Monday, February 04, 2008

Fact and Fiction




The British Library is possibly the world's greatest repository of original manuscripts and musical scores, not to mention prints, drawings, newspapers and maps. All told, it houses about 150 million documents in nearly every language known.

Leave it to marketing guru William Miller (best friend of Nigella Lawson and creator of her wildly successful Living Kitchen brand) to found his own public relations firm and kick start a range of tableware called Great Works benefitting one of the world's most important libraries. The line of ceramic dinnerware also includes a set for children, depicting, quite rightly, passages and line drawings from Lewis Carroll's Alice's Adventures in Wonderland.

Not only do you have the sheer enjoyment of supporting a lovely English institution (or an American one, should you wish to order items through the New York Public Library) but you'll learn quite a bit of literary history in the process.




Dinner Plates – Boxed Set of 4 (Brontë, Browning, Coleridge and Hardy)

Charlotte Brontë
Jane Eyre, Charlotte Brontë’s first published novel, tells the story of a passionate love checked by its heroine’s stern moral scruples and beset by apparently insurmountable difficulties. The manuscript was written out with amazing speed by Charlotte between 16 and 19 March 1847 and appeared only two months after her publishers, Smith, Elder and Co., received it on 24 August 1847. Originally published under the male pseudonym Currer Bell, the true identity of the author was not disclosed until 1848.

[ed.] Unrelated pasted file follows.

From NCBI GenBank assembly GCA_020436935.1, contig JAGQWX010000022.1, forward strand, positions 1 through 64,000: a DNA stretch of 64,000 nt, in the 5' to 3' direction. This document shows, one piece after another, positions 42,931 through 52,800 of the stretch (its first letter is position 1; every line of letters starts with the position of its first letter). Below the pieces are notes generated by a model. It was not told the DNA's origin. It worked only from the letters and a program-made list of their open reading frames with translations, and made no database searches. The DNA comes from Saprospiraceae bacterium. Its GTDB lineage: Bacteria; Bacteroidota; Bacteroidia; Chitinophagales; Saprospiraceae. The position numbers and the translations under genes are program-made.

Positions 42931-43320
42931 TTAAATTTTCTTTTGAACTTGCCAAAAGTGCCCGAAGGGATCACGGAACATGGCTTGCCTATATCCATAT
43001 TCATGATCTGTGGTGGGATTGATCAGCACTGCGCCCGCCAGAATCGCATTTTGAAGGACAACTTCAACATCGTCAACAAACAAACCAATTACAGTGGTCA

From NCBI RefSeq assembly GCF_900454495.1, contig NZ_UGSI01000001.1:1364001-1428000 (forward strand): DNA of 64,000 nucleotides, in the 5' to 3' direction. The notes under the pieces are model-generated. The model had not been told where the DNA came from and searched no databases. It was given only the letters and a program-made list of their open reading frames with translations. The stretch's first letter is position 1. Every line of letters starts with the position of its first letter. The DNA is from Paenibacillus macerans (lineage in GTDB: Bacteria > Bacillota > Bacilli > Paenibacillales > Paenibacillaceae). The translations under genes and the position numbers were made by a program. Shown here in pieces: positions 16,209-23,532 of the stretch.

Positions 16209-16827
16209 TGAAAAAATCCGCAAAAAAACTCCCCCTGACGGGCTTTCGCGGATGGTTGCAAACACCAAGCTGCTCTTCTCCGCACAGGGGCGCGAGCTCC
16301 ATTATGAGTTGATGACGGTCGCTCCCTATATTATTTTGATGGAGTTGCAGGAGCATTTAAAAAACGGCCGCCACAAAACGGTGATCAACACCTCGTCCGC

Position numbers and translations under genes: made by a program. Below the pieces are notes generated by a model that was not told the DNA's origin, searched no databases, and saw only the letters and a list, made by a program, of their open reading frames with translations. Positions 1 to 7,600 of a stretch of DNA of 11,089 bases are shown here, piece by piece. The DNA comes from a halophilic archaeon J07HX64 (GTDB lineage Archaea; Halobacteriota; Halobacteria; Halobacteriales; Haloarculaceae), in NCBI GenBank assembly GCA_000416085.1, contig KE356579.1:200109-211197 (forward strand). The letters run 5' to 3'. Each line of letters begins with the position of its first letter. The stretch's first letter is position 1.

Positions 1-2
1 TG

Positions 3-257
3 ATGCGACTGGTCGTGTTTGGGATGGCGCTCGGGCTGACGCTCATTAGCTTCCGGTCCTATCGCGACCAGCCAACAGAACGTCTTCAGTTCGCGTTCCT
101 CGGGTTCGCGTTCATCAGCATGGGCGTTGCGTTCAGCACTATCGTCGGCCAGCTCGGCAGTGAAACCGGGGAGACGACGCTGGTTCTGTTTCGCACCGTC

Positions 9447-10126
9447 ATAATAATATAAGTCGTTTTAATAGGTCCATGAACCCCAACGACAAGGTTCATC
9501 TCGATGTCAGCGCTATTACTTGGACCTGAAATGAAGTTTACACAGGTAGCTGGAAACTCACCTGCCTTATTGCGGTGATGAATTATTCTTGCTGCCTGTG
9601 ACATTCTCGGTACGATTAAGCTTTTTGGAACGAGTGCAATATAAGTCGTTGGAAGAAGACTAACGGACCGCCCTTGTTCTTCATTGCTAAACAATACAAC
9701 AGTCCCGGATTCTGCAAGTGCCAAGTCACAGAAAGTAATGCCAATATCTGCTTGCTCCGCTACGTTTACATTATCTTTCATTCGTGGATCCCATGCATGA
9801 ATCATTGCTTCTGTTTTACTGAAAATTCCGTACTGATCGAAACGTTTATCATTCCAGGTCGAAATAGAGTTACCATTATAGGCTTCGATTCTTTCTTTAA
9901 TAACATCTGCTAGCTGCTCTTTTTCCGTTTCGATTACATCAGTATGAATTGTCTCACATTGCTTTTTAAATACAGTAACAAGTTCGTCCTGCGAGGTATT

The excerpt used on the Great Works range is taken from the concluding chapter which includes the famous line ‘Reader I married him’. The manuscript is a beautiful example of what Charlotte’s biographer, Elizabeth Gaskell, described as ‘her clear, legible, delicate traced writing almost as easy to read as print’ and provides a wonderful insight into the creation of
one of the most popular and widely read of English novels.


Elizabeth Barrett Browning
In the summer of 1849, in a small Tuscan town which Byron had once made his home, Elizabeth Barrett Browning presented her husband Robert Browning with Sonnets from the Portuguese, a sequence of 44 love sonnets including How do I Love Thee?, recently voted the Britain's favourite love poem. Secretly written throughout their clandestine courtship, the title referred to Robert’s affectionate nickname for Elizabeth – ‘my little Portuguese’ – taken from one of his earlier love poems. Elizabeth and Robert were married on 12 September 1846 against her father’s wishes, and soon afterwards fled to Italy where they remained until Elizabeth died in her husband’s arms in the early morning of 29 June 1861.

The manuscript draft of How do I Love Thee? used on the Great Works range is the penultimate sonnet in the sequence and celebrates the culmination of Elizabeth’s growing love for Robert with one of the most famous opening lines in the English language.


Samuel Taylor Coleridge
A monument to English Romanticism, Kubla Khan was published in 1816. So unique and modern was the poem’s style that it was greeted with confusion and dismissal. Taking its title from the Chinese Emperor, Kublai Khan, of the Yuan Dynasty, Kubla Khan contrasts a man-made, earthly paradise with a “true” form of Paradise. In the summer of 1797 Coleridge, in ill health,